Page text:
The following is a three-part Afterword for All Together Now: A Zombie Story (you could probably read the actual book in less time). I'm going to keep it mostly spoiler-free, but I am going to discuss writing, theme, and some of the choices I made. If you haven't read the book, this might be more interesting after you have. You can get the first 14 chapters free here.
My own religious views don't matter. As I've said, this story doesn't belong to me anymore, it's yours. It's impolite to discuss religion and politics, but if an author is going to be polite, why bother:) Even so, I wouldn't discuss religion at all if it weren't so prominently featured in All Together Now: A Zombie Story.
Perhaps you'll find it interesting to know that I very much believe in God (or perhaps you checked out during the first part of this ridiculously extended afterword and don't care). The older I get, the more I believe in something greater in the universe beyond ourselves. I've read Richard Dawkins, Bill Maher, and Christopher Hitchens, and they're all very smart guys. Hitchens, in particular, wrote and spoke in a manner that makes me long for such an apt capability in my own work (not likely).
I'm aware of many of the arguments against the existence of God and they're intelligent and well thought-out and make sense to me. I'd feel smarter endorsing them. But I've had brushes in this short life of mine with the divine, things that could to others be written off as coincidence, superstition, and an unsoundness of mind (common in writers). I was taught from infancy there was a God to see, so I went looking, and I've seen evidence of Her existence and felt His presence. To me, the atheist view that the world is spiritually flat and there is nothing beyond the tangible doesn't hold water. Of course, I also believe in UFO's, so you're welcome to disagree:)
I don't have any special knowledge of the afterlife. It will either be a surprise or there won't be a me to know there isn't one, and I sure can't tell you with any certainty whether God's name is Jesus or Mohamed or Walter or George or Madame Rosita (please let it be that). I'm wary of folks who make such claims.
I've always loved the story of the elephant as a metaphor for the world's religions: 7 blind men from 7 villages are gathered in secret to learn about a great beast. Each man is allowed to feel a different part of the elephant, then they're sent back to their villages to tell of what they felt. The 7 men tell the people 7 very different stories about the same beast, and they're all telling a different version of the same truth. The moral of the story: if you want to know what an elephant looks like, don't send a blind guy. Google it:)
I set my zombie apocalypse in a small Indiana town because I was once a teenager in a small Indiana town. Zombies are a lie, so I tried to tell the truth of the setting by writing what I know. And I'm telling you dead people rising doesn't happen in a small Indiana town without involving a church or two and a Wal-Mart.
I grew up in the church and I appreciate it. The folks who brought me up were kind and friendly and they kept me from turning out to be a total jerk. I have fond memories of mountain backpacking with Christians, spelunking, going to church camp, and eating homemade meals at my minister's table. He and his wife are awesome. If I have one fear in publishing this book it's that old Sunday school teachers of mine will read it and think I don't appreciate the hard work they put into raising me. I love them and I'll forever be grateful for their kindness and decency.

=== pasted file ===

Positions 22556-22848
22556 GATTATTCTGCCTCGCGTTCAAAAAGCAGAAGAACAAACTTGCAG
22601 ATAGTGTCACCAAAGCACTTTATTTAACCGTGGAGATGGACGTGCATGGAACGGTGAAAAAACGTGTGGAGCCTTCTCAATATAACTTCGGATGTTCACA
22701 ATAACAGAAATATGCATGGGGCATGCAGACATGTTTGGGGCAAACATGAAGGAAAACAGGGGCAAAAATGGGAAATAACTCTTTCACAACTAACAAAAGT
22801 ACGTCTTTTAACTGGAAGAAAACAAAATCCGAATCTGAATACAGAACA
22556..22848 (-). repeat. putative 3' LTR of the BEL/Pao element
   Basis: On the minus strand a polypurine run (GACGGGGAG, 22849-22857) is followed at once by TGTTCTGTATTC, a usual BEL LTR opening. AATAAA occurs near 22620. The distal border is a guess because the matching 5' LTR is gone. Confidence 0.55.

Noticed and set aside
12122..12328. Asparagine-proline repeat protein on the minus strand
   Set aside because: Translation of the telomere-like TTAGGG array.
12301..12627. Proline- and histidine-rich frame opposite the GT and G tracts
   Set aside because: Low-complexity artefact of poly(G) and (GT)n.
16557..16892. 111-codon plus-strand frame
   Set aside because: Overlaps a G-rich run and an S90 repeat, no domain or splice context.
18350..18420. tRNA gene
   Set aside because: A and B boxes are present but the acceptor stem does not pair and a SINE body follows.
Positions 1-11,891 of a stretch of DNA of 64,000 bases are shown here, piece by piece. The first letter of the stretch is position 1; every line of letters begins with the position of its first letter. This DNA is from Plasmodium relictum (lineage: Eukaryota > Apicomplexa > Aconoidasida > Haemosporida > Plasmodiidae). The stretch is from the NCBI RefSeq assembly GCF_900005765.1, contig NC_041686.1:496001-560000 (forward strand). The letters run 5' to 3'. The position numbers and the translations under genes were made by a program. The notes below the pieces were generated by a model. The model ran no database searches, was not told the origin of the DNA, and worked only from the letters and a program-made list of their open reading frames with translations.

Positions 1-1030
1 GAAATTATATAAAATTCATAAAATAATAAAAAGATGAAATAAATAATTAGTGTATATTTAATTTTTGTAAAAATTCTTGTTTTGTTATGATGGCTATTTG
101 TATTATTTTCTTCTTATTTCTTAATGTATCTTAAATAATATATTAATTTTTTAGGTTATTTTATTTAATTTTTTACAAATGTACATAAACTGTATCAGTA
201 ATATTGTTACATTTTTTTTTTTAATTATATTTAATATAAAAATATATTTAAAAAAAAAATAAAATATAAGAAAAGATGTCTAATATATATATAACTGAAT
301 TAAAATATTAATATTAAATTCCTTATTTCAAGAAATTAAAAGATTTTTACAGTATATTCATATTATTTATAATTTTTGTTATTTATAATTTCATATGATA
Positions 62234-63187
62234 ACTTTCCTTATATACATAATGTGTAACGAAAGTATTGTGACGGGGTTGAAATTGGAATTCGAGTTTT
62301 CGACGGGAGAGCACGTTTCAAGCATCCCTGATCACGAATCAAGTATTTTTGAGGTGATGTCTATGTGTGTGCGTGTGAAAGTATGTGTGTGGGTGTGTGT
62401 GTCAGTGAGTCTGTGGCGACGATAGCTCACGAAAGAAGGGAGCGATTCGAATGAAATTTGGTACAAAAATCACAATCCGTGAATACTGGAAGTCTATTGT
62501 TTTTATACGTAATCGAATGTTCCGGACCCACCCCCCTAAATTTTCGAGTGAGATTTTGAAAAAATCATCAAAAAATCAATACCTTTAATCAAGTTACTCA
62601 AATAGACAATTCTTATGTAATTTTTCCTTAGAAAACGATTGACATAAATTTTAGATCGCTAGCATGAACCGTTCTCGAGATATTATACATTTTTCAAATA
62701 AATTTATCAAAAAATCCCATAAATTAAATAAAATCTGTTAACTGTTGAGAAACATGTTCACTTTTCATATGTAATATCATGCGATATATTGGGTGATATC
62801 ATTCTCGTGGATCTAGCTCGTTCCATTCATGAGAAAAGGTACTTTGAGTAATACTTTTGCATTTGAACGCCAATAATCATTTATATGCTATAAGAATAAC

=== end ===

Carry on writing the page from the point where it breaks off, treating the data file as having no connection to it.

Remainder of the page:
But I remember reading Pet Semmetary on a long bus ride home from a missions trip and being told to put it away and instead read the Bible. Later, I was again told to put down a nonfiction book of science and instead focus on a book of magical fairy tales. I was forced to sing songs programming me to think and act in a way deemed acceptable by others, and told horrific tales of hell way scarier than anything I've written to frighten me into submission.
And I got off light. I had friends who were treated in unspeakable ways in the name of God. My family donates to Indiana Youth Group, an organization that provides shelter to LGBT kids who've been kicked out of their homes, usually for religious reasons. Religion is capable of turning parents against their own children in the name of interpreting the will of God, and any social tool with that kind of power should be approached with caution and skepticism.
I've said this novel is about my own fears and I likely wouldn't have written it if it weren't. I've published this book now for two reasons:
1. I'm about to be a father and later I may lack the nerve to publish the daycare center stuff:) Thinking of how I might raise a child to adulthood has had me rethinking the manner in which I was raised.
2. I'm afraid I'm nearly completely conformed and zombified.
Teenage Rob was certain I'd have set the world on fire by now with my storytelling, but it hasn't happened. After graduation, I had to get a job. It sucked, so I went to college and got a better job. I met the most wonderful woman in the world and we're having a child and would you look at that: I'm a conformed adult.
I work hard every day doing something I enjoy, but it's not what I most want to do. I have to feed my family and that dictates much of how I behave and very little of my life is about choice. I'm doing what I have to do, which is how conformed adults roll (I have people I love and that makes it worth doing).
But this book is in the world. It exists and can be read. As Ricky says:
When I finish this chapter, I'm going to post this journal online so it can never be destroyed. No matter what happens to me, my story is intact and waiting to be read. I'm in these pages and can never be destroyed.
This concludes the longest, most indulgent afterword a book ever had:)